Serena Williams will always be an icon and a champion, but her outburst had nothing to do with sexism
Will you forget it? I think not. After all, the US Open 2018 is not one to forget anytime soon. The tournament was thrilling from the start, with remarkable displays of tennis, alongside upsets and firsts. However, what will remain etched in our collective memories is the women’s singles final; a certain Serena Williams, Naomi Osaka, and the chair umpire.
The 20-year-old Osaka – who had never won a grand slam before – was playing with her idol. Williams, on the other hand, is no ordinary idol. The 23-time grand slam champion is an enigma. Not only is she a champion of tennis, she is a champion of hearts – an inspiration for men and women alike. Williams has dominated women’s tennis for two decades, and her journey is as impressive as her game. She’s become a role model, a trend-setter with a big personality; she has successfully become America’s darling.
Thus, if you had to predict a winner before Saturday’s final, you would have picked Williams in a second. It was the story we all wanted to witness unfold: a 36-year-old mother of one makes a grand comeback after almost losing her life. Not only that, had Williams won, she would have made history by equalling Margaret Court’s 24 grand slam titles.
America was rooting for her. The world was rooting for her. However, as the match commenced, the young, athletic Japanese outshone Williams. Point after point, she brilliantly returned everything shot her way, winning games with her serve and big forehand until she claimed the first set. It was beautiful to watch the novice take on the champion.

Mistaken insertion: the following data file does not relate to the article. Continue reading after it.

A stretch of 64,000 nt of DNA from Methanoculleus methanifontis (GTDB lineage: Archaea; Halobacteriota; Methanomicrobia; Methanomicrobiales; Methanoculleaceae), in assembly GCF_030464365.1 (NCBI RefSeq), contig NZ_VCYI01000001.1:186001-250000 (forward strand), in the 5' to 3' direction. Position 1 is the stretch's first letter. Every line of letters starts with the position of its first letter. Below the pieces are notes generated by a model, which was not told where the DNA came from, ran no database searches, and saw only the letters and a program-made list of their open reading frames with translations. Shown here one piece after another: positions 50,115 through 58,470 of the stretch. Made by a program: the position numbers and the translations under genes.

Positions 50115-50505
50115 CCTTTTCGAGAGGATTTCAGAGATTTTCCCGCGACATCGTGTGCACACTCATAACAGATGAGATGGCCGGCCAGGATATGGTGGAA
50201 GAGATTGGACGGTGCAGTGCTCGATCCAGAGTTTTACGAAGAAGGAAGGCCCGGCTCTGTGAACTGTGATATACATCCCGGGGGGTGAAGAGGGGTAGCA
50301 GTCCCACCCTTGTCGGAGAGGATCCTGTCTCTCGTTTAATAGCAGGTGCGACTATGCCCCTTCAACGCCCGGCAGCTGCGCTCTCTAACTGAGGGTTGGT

In the fifth game of the second set, however, things took a dramatic turn. Chair umpire Carlos Ramos issued Williams a code violation after he witnessed coaching. Williams denied the incident, however, her coach admitted otherwise.
Williams then demanded an apology from the umpire, insisting she did not take coaching. Her fit of rage did not end there. She was issued a point penalty for racket abuse, and finally a game penalty for calling the referee a liar and a thief.
What transpired after that was not pretty. Williams continued arguing with officials, accusing Ramos of sexism and claiming to fight for women’s rights. The episode has led to much conjecture and debate. Opinions remain divided and the final almost forgotten, which, by the way, Osaka won.
Is there enough evidence to suggest Ramos was sexist? Unfortunately, there isn’t. Yes, a game penalty seems harsh, but Ramos was within his jurisdiction in making that call.
The gold-badge umpire is known for being a stickler for the rules. In his three-decade-long career, the Portuguese has had contretemps with the likes of Roger Federer, Rafael Nadal, Andy Murray, as well as Novak Djokovic, who won the US Open this year. Murray was once issued a warning by Ramos for mumbling “stupid umpiring”, whereas Nadal has been issued warnings for slow play as well as coaching. Players have always bemoaned his no-nonsense application of rules; however, he continues to command their respect.
“It’s an unhappy situation but a la carte refereeing doesn’t exist.”
Ramos is absolutely right in saying that. After all, umpires cannot and should not bend to pressure. Had Williams held her nerves like 20-year-old Osaka did, perhaps this furore could have been avoided altogether.
Ultimately, Williams will always be an icon and a champion, but despite her insistence, last Saturday was not about sexism. It was an unfair outburst, a disregard for the opponent, a disregard for the referee, and will be remembered as a champion’s fall from grace.
The views expressed by the writer and the reader comments do not necessarily reflect the views and policies of The Express Tribune.